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Causes of Heart Attack (Myocardial Infarction)

Delve into the multifaceted causes behind myocardial infarction, shedding light on the diverse factors that contribute to heart attacks.

  • 21 Nov 2023
  • 3 min read

A heart attack, often referred to as a myocardial infarction in medical terms, happens when the coronary arteries become clogged with fat, cholesterol, and other substances, severely restricting or blocking blood flow to the heart. This deposit is called plaque, and the process of its formation is called atherosclerosis. In some circumstances, these plaques may burst, triggering the formation of a clot that restricts blood flow to some sections of the heart muscle, damaging or killing it. Coronary artery disease is one of the major causes of heart attack.

The ability to preserve cardiac function and save lives depends significantly on prompt intervention. Early detection of any possible causes of heart attack and quick medical intervention are essential for improved outcomes.


How is Heart Attack (Myocardial Infarction) Caused?

Following are some of the causes of myocardial infarction

  1. Coronary Artery Disease (CAD):
  • This is one of the leading causes of heart attack
  • It involves the blockage of one or more coronary arteries as a result of plaque formation.
  • Due to the deposition of plaques, arteries become narrower, reduce blood flow to the heart, and become a cause of myocardial infarction.
  • The rupture of a plaque can lead to the development of a blood clot inside the heart, which poses a severe risk.
  • This clot may stop blood flow and result in a heart attack.
  • The prevalence of CAD highlights the essentiality of early detection and preventive measures in lowering the risk of heart attacks.


  1. Coronary Artery Spasm:
  • Coronary artery spasm involves the intense squeezing of an unblocked blood vessel.
  • It often happens in arteries that already have cholesterol plaques or that are in the early stages of hardening due to smoking.
  • This condition is also referred to as Prinzmetal's angina, vasospastic angina, or variant angina.
  • During a spasm, the artery narrows significantly, even when there is no blockage from plaque, and temporarily reduces the blood flow to the heart.
  • This can lead to chest pain or angina.
  • Recognising and managing coronary artery spasms is essential to prevent potential heart complications and discomfort.


  1. Infections:
  • Several viral diseases, including COVID-19, can affect the heart muscle.
  • People who already have heart issues are particularly in danger.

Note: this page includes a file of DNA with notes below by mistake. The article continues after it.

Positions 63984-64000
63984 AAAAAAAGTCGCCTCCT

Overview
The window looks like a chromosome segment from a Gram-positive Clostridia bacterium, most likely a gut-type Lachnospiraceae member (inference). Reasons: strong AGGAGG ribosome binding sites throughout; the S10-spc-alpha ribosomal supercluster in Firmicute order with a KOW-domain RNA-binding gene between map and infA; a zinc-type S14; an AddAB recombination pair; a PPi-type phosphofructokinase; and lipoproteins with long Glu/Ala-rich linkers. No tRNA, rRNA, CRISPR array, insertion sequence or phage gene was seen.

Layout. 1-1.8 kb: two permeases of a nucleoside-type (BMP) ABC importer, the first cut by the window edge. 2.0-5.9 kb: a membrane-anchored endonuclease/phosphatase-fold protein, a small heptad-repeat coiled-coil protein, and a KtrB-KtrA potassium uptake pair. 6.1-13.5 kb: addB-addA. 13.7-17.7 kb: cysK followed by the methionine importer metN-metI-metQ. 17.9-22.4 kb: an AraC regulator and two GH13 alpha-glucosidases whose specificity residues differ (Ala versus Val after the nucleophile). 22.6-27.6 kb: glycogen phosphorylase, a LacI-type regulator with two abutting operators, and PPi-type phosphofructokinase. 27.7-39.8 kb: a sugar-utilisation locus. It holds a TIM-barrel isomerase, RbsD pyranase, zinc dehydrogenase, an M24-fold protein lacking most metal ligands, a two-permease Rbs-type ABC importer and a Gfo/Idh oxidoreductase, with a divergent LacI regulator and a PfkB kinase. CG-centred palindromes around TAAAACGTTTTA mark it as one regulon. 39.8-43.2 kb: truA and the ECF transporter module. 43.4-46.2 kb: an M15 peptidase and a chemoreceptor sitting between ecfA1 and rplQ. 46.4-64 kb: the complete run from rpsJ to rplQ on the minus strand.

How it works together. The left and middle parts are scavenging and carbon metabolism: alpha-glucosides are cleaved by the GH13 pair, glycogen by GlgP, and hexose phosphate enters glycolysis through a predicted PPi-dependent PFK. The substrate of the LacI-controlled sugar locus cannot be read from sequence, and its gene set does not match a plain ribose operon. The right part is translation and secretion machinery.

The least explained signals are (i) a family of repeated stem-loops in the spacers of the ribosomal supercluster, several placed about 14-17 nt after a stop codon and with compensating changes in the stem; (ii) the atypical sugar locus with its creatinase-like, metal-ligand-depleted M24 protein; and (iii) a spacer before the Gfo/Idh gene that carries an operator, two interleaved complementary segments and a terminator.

• Heart attacks may result from the stress caused by infections or inflammation of the heart.
  • The virus or illness may adversely impact cardiovascular health or worsen current problems.
  • For those with underlying heart issues, monitoring and treating heart health during infections is critical.
  • Early detection and medical intervention can lower the risk of heart attacks and improve the prognosis for those who experience them.


  1. Spontaneous Coronary Artery Dissection (SCAD):
  • One of the coronary arteries, which feed blood to the heart, might tear, causing the dangerous condition known as SCAD.
  • The natural blood flow may be obstructed by this tear, possibly leading to a heart attack.
  • SCAD is not very common but fatal and is one of the causes of myocardial infarction.
  • It frequently affects younger people, especially women, and may not always be a result of the traditional heart disease risk factors.
  • While the precise causes of SCAD are not yet fully known, it is crucial to be aware of its symptoms, such as chest pain, and to get quick medical help for a diagnosis and treatment to avoid serious heart issues.

Also read:

Heart Attack Risk Factors:

Heart attack risk factors include:

  1. Age:
  • Heart attacks are more common in males and women over the age of 55 and 45, respectively.


  1. Use of tobacco:
  • Risk is increased by smoking or passive smoking.


  1. High Blood Pressure:
  • Over time, having high blood pressure levels harm the heart arteries.
  • The risk increases when hypertension is present, along with other disorders like diabetes, high cholesterol, or obesity.


  1. High Cholesterol or Triglycerides:
  • Both conditions increase the chance of having a heart attack by narrowing arteries.
  • This risk diminishes if we have enough of the "good" HDL cholesterol.


  1. Obesity:
  • Obesity raises the risk of heart attack by being associated with high blood pressure, diabetes, raised triglycerides, and unhealthy cholesterol levels.


  1. Diabetes:
  • Heart attacks are more likely when blood sugar is not well controlled.


  1. Family History:
  • Having a family history of heart attacks at a young age (before age 55 for men and 65 for women) increases your risk.


  1. Unhealthy Diet:

The risk of myocardial infarction is increased by diets high in sugars, animal fats, processed foods, trans fats, and salt. Choose healthy oils, fibre, fruits, and veggies.


  1. Stress:

Extreme emotional stress, such as rage, might raise the risk of having a heart attack.



Maintaining heart health requires identifying and managing heart attack risk factors. Age, lifestyle, family history, and underlying medical issues are just a few of the risk factors for heart attacks. People can take proactive measures to lower their risk by adopting a healthy lifestyle, treating medical conditions timely, and seeking preventive treatment.

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